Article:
Oompah sounds and 1,200 event volunteers (some dressed in lederhosen and dirndls) will help set the mood and spark the fun as the 35th annual Oktoberfest descends upon Fredericksburg’s Marktplatz. It will be a weekend filled with all the quintessential makings of a festive German celebration.
Celebrate 35 years of Texas gemütlichkeit with sizzling bratwurst, four stages of entertainment, arts and crafts, chicken dancing, a kids area, German and American foods and 50 beer taps. Oktoberfest is held at the Marktplatz (100 block of W. Main) from 6 p.m.-midnight Friday, Oct. 2, 10 a.m.-midnight Saturday, Oct. 3 and 11 a.m.-6 p.m. on Sunday, Oct. 4
Gemütlichkeit – Friendliness
Lederhosen – Leather shorts worn with suspenders
Dirndl – A dress with a tight bodice, short sleeves, apron, low neck and gathered skirt
Bierzelt – Beer tent
Prost – The German toast. “Cheers!”
Bier – Really? OK, fine. It means beer.
Show up at 9 a.m. on Saturday in front of Fredericksburg’s Market Square (100 Main St.) and get ready to line up and fly right for the Haupstrasse Chicken Dance. Bring family, friends and make new friends as you line up, hand-in-hand, for this Oktoberfest version of the line dance. It starts promptly at 9:30 a.m., so be there at the square.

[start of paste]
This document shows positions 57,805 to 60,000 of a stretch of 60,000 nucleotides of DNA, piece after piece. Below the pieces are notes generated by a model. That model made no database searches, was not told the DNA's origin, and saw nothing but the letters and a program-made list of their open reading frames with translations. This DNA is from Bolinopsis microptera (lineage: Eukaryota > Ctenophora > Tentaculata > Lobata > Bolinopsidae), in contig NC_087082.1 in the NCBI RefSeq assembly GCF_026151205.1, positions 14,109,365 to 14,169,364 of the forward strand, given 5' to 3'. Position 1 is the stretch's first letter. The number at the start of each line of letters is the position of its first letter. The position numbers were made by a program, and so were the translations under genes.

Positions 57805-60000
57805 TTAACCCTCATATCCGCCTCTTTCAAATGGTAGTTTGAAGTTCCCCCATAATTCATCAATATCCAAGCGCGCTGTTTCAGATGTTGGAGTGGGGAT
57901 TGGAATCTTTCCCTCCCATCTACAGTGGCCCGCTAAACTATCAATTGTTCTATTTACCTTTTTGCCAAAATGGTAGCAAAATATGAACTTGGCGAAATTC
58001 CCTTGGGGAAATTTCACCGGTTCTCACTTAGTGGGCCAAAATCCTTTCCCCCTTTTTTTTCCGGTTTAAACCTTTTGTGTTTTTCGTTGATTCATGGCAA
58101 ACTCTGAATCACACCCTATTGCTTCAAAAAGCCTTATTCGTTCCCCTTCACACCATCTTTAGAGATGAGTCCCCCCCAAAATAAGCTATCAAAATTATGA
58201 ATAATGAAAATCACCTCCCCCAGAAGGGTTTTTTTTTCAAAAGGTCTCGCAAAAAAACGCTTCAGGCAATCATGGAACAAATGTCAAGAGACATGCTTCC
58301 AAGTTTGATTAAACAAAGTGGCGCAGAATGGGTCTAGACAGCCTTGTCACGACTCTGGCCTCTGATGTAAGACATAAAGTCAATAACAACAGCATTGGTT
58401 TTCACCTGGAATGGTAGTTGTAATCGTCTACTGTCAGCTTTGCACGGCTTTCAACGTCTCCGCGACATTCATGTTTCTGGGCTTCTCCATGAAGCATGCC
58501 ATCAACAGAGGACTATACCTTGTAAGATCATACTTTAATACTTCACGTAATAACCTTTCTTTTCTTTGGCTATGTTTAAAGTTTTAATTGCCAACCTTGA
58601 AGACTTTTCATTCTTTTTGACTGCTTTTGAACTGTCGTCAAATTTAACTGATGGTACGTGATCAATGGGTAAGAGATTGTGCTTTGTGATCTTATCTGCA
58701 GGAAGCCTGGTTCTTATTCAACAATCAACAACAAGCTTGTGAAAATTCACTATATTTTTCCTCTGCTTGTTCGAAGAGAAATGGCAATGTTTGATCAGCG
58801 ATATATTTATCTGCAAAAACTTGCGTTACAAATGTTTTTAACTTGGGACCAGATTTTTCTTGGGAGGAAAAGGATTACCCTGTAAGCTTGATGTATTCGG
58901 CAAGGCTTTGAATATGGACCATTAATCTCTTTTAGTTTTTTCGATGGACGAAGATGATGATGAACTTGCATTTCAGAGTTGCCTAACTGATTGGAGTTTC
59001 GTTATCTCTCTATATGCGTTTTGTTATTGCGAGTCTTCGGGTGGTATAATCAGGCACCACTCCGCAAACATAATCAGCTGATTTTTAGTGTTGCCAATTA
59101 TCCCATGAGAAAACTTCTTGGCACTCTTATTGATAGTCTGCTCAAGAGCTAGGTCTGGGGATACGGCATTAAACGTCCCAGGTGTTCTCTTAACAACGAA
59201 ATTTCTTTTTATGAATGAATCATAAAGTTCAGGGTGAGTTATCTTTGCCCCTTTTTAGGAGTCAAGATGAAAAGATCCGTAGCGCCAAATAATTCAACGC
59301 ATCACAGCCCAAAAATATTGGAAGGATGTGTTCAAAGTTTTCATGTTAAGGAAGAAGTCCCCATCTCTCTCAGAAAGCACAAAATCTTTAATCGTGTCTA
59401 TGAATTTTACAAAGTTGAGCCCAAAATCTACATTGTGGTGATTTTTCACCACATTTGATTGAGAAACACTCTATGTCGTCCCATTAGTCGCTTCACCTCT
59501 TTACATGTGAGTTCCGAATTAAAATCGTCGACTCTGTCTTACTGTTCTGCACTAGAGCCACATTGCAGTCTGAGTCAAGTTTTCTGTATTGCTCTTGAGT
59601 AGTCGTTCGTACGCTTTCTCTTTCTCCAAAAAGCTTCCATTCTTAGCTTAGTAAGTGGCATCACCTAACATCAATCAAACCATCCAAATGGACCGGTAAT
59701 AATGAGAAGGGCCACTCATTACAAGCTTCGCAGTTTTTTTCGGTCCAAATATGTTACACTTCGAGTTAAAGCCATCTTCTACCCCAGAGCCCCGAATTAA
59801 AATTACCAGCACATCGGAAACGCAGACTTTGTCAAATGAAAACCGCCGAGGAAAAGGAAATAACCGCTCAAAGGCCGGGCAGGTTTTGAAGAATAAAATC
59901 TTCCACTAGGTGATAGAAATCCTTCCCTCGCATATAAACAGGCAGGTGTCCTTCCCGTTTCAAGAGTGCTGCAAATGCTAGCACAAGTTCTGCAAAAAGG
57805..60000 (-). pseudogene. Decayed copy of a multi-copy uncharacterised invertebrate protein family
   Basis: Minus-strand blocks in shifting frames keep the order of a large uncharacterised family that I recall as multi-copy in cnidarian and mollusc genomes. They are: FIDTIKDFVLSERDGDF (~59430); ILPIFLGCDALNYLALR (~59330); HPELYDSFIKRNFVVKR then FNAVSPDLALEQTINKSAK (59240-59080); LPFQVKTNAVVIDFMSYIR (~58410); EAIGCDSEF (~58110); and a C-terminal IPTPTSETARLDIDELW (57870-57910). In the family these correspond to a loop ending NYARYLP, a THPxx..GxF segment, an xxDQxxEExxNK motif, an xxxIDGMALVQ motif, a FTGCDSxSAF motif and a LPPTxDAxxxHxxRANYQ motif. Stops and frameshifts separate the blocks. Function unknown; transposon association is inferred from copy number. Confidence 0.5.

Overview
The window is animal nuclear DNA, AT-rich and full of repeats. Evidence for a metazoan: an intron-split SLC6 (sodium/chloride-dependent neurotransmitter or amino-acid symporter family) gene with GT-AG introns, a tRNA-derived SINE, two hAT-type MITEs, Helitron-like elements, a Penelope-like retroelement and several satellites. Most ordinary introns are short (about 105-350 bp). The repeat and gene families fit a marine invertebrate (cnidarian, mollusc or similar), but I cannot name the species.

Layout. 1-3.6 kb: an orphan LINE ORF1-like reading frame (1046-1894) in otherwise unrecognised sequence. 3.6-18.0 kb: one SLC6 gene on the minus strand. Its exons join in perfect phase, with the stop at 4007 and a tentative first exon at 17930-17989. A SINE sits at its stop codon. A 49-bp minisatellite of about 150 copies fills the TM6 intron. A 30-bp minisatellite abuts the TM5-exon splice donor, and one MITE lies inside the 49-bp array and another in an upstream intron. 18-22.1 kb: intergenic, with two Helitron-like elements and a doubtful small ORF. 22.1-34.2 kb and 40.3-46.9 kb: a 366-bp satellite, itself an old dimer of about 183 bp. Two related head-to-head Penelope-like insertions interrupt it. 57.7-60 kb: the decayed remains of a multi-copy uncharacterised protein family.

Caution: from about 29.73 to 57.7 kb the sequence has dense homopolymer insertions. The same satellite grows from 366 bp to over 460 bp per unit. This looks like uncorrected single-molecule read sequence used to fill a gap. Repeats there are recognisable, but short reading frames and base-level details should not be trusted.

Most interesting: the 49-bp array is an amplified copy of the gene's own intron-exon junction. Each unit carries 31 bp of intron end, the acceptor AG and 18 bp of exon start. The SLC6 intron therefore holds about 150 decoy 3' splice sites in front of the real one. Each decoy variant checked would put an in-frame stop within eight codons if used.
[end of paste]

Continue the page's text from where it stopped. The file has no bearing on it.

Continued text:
Listen to talent performing at the OkTubaFest beginning at 5:45 p.m. Friday at Oktoberfest’s front gate. If you know how to play a tuba or euphonium (I don’t even know what that is, so that leaves me out.), you can join in. Just give them a call at 830/997-8515.
After working up an appetite from all the dancing and frolicking, you’ll be able to sup on wursts, schnitzel, pfeffernusse, potato pancakes, pretzels and kraut, among other savory cultural bites. Afterwards, head to the bierzelt, shout “Prost!,” and wash down the grub with craft bier from German exports to some of Texas’ best brews. Many of the beers are brewed especially for Oktoberfest.
Ernie Loeffler, president and CEO of the Fredericksburg Convention and Visitor Bureau says “Oktoberfest is one of the great festivals sof Fredericksburg, bringing together hundreds of community volunteers who love to support and share this celebration of the German culture and heritage of our town and the Texas Hill Country.”
Visitors come from around Texas, the U.S., and indeed, from around the world to join in the three-day party. Whether it is dancing to polka music or consuming large amounts of Bratwurst and potato pancakes, everyong seems to have a great time at Oktoberfest.”
So make your way to Fredericksburg and be prepared to dine, drink and dance.